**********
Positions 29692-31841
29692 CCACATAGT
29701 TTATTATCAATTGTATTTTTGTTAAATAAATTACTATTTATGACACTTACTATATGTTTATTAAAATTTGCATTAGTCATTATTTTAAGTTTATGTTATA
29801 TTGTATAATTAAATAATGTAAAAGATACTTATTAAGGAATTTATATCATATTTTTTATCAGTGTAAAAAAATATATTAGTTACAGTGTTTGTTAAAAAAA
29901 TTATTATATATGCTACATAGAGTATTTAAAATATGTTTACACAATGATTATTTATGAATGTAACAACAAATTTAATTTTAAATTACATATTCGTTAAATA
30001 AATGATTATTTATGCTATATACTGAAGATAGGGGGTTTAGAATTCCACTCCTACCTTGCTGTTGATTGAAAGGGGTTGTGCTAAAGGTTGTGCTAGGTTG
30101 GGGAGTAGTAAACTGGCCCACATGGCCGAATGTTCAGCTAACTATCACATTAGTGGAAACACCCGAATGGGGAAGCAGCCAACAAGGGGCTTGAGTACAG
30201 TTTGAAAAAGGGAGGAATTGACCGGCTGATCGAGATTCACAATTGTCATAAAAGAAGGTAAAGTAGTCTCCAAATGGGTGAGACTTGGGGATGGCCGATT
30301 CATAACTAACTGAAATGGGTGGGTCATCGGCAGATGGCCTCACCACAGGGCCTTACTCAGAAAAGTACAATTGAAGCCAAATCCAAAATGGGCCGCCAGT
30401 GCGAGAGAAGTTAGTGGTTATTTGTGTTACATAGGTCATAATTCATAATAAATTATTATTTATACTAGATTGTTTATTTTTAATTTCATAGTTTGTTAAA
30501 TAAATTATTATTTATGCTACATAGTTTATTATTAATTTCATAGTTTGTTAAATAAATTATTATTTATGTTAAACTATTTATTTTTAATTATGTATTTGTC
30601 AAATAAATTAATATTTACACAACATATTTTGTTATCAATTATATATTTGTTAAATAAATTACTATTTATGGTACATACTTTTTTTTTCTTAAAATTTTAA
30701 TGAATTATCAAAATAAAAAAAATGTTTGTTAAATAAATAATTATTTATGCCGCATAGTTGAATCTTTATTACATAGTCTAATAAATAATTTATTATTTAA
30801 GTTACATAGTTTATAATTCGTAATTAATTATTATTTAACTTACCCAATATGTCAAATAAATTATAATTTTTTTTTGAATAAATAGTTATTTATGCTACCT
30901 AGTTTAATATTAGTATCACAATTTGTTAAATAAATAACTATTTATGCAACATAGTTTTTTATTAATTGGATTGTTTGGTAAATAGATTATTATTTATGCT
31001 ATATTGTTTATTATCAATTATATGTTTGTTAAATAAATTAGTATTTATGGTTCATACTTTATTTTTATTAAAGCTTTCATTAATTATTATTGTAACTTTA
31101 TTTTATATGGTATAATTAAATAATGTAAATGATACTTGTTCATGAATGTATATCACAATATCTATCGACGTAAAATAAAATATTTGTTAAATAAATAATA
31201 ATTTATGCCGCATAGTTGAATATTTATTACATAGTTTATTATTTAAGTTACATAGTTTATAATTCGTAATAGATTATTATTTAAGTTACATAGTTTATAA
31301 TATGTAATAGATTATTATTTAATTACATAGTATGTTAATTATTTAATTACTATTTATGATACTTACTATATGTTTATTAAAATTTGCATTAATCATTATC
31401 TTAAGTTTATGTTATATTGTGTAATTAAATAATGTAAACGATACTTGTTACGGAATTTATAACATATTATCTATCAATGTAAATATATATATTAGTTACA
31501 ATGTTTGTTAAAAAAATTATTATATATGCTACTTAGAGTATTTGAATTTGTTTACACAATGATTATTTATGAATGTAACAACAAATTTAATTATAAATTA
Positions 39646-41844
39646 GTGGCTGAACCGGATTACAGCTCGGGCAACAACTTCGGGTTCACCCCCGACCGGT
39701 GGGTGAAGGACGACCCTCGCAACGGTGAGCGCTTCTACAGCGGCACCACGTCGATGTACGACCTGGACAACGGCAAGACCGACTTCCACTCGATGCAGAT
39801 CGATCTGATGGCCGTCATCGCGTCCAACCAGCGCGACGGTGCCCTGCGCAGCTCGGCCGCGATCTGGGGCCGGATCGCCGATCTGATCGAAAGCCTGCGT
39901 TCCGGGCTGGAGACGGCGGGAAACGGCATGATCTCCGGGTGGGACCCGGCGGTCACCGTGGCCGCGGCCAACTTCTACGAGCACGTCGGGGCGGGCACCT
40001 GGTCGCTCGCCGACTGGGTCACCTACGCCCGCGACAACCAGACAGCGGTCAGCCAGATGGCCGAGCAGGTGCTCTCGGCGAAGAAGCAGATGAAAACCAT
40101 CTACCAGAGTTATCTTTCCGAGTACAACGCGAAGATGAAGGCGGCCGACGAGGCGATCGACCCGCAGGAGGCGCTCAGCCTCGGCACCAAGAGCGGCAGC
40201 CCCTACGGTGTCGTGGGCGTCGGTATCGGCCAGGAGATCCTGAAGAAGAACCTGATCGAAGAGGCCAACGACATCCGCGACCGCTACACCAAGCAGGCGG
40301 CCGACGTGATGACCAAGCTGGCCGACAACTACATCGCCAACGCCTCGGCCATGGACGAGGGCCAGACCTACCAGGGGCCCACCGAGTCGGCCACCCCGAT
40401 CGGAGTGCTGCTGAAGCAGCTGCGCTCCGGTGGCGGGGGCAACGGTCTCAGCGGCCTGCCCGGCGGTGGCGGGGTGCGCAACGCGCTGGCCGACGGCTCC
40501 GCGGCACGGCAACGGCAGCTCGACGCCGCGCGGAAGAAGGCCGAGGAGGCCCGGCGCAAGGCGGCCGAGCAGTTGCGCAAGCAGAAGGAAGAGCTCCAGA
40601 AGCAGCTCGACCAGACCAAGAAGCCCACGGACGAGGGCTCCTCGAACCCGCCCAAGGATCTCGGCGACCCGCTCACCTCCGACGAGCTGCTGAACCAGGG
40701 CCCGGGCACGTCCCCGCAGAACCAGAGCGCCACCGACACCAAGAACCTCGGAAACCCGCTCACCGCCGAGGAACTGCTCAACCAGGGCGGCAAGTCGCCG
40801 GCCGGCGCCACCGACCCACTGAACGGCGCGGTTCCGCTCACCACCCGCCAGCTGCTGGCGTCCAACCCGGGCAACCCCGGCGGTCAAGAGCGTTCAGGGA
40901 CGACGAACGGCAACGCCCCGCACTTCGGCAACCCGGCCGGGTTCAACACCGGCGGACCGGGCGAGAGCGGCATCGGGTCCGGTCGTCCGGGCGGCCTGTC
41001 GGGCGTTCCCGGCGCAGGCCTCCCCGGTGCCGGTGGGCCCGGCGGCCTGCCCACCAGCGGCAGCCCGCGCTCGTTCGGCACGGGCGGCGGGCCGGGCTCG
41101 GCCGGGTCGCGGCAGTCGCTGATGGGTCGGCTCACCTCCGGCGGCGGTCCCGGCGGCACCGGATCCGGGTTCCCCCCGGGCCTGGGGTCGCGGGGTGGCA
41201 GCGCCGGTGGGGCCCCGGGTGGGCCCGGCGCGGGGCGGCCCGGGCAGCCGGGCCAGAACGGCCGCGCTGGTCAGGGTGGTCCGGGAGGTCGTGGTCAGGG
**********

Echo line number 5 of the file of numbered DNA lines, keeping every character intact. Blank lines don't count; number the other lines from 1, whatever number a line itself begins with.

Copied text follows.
29901 TTATTATATATGCTACATAGAGTATTTAAAATATGTTTACACAATGATTATTTATGAATGTAACAACAAATTTAATTTTAAATTACATATTCGTTAAATA